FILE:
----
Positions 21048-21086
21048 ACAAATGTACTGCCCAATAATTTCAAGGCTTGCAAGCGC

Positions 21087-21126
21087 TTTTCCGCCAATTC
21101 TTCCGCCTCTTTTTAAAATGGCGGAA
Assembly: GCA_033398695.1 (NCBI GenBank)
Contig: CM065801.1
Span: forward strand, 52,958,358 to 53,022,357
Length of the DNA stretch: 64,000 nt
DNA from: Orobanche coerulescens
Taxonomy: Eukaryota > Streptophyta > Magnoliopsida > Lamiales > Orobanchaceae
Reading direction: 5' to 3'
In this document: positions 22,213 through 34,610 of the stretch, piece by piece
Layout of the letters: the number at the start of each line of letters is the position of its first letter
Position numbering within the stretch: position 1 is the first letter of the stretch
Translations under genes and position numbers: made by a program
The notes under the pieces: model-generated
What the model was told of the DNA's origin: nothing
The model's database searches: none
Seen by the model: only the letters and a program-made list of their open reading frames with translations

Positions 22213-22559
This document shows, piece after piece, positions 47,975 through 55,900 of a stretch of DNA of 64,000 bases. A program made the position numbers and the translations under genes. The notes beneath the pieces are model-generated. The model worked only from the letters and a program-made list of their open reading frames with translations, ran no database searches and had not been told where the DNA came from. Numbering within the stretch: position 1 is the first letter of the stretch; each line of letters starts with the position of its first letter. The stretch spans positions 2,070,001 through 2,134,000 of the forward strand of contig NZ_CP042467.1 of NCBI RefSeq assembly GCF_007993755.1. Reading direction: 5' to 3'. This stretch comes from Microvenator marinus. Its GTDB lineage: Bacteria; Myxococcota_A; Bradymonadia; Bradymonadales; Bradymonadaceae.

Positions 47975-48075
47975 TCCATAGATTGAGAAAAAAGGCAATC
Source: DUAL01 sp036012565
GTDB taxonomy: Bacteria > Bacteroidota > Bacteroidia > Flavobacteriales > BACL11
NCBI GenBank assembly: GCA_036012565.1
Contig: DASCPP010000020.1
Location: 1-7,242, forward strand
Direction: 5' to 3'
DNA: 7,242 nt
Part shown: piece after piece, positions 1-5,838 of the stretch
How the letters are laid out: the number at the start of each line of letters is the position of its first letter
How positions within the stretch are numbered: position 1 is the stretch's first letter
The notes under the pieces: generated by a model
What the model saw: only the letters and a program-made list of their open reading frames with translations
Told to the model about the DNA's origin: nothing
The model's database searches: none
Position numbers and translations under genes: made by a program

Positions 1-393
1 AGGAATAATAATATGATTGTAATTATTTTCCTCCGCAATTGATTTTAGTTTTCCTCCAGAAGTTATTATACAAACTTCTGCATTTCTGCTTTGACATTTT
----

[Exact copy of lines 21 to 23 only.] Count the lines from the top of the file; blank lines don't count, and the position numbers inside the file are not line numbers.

Positions 22213-22559
This document shows, piece after piece, positions 47,975 through 55,900 of a stretch of DNA of 64,000 bases. A program made the position numbers and the translations under genes. The notes beneath the pieces are model-generated. The model worked only from the letters and a program-made list of their open reading frames with translations, ran no database searches and had not been told where the DNA came from. Numbering within the stretch: position 1 is the first letter of the stretch; each line of letters starts with the position of its first letter. The stretch spans positions 2,070,001 through 2,134,000 of the forward strand of contig NZ_CP042467.1 of NCBI RefSeq assembly GCF_007993755.1. Reading direction: 5' to 3'. This stretch comes from Microvenator marinus. Its GTDB lineage: Bacteria; Myxococcota_A; Bradymonadia; Bradymonadales; Bradymonadaceae.

Positions 47975-48075